Kevin: We developed Leap Year to speak to small business startups and entrepreneurs in an entertaining manner and establish Hiscox as a trusted voice in the small business discussion in the US.  A web series is a way for us to get our brand out there in an entertaining way and start a relationship and conversation with our current and potential customers.  My team was tasked with coming up with a new and exciting way to speak to our audiences, alongside our other marketing activities, and Leap Year has more than delivered on what we were looking for. Insurance is often seen as dull, gray, and out-of-touch – and we hope small businesses welcome a brand with color, personality and a new way of approaching things.

2.  Who’s targeted by the web video series?  Why do you think this medium works for that target?

Our small business insurance product is targeted at small businesses (Less than 10 employees) and solo entrepreneurs. I think small business owners and entrepreneurs will relate to the challenges the 5 main characters go through in starting up their own businesses, as well as the how great it felt to land their first client and build their own businesses from the ground up.

In addition, highlighting risk in a way that is engaging and entertaining – with educational content around the edges for those that want it rather than it being the equivalent of an insurance training video – is much more palatable and dare I say fun for small businesses to digest.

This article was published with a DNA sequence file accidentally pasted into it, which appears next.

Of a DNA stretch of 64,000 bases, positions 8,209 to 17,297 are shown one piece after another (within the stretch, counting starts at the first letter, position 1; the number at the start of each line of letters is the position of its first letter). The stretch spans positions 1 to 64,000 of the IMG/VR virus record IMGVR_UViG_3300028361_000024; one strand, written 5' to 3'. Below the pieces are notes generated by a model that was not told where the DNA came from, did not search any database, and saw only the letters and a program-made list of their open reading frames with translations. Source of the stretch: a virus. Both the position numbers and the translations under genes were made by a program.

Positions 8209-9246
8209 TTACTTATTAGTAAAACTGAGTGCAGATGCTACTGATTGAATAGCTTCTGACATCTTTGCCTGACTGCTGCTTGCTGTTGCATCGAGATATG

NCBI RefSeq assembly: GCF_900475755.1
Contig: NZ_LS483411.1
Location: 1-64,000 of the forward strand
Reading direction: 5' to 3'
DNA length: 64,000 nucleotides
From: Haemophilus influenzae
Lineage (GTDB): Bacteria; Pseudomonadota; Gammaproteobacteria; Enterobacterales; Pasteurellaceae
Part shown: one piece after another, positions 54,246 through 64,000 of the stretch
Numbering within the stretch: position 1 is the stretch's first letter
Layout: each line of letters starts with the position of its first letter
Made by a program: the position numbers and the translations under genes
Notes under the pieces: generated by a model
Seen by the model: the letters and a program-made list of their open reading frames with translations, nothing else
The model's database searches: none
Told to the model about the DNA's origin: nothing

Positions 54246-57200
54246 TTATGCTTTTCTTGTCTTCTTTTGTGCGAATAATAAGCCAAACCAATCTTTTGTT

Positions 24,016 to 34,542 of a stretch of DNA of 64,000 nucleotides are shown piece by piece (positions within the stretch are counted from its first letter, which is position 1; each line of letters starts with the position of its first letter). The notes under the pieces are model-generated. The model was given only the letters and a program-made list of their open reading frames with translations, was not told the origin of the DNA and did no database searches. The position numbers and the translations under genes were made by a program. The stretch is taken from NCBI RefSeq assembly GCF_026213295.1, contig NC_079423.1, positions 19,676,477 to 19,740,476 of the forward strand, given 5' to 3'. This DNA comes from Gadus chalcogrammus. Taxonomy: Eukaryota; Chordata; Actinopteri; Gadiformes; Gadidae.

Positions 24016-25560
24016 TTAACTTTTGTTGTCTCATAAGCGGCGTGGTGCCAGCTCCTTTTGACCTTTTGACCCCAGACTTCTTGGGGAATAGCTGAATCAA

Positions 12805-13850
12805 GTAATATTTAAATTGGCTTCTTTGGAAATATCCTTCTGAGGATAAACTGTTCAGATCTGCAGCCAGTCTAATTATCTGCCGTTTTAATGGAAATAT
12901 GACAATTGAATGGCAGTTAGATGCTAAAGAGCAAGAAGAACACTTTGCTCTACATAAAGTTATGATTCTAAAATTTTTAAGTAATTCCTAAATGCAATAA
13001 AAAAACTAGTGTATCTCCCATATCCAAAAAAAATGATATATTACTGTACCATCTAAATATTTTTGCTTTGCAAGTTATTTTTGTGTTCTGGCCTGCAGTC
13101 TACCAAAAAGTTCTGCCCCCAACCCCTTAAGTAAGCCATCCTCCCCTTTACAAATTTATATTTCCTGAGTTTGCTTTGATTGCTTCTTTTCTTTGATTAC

3.  Our blog is focused on the world of HR and recruiting.  Based on your knowledge of that sector, do you think a series like this could work for a company trying to ramp up their employment brand? 

HR Consultants are one of the key professions Hiscox serves.  The objective of the web series is to create an ongoing conversation that will generate a longer lasting connection and brand understanding than other marketing activities.  This can work for employment brands as well, as long as the series itself is engaging and resonates with their target audience.

4.   What’s the biggest lesson you learned regarding something to be avoided as you bring marketing like this to market?  What would you do differently as a result of that learning?

With a web series there are a lot of moving parts and things can move very quickly compared to traditional advertising, online and offline.  You aren’t making a direct sales pitch, but you want to be sure people increase their understanding and appreciation of your brand after watching the series.  We’re only halfway through Leap Year right now, so it’s too soon to say exactly what I’d change if we were starting over again, but I think one of the most important things to manage is creating the proper balance between entertaining content and making sure your brand and message aren’t lost in the mix.

5. Who’s your favorite character in this series and why? 

That’s like asking me who’s my favorite child. An impossible one to answer! I have a soft spot for them all because each is different and interesting – with their own strengths, weaknesses, vulnerabilities, passions and annoyances. I hope any small business owner watching the series can relate to the different traits in each and see some of them in themselves or other entrepreneurs they know.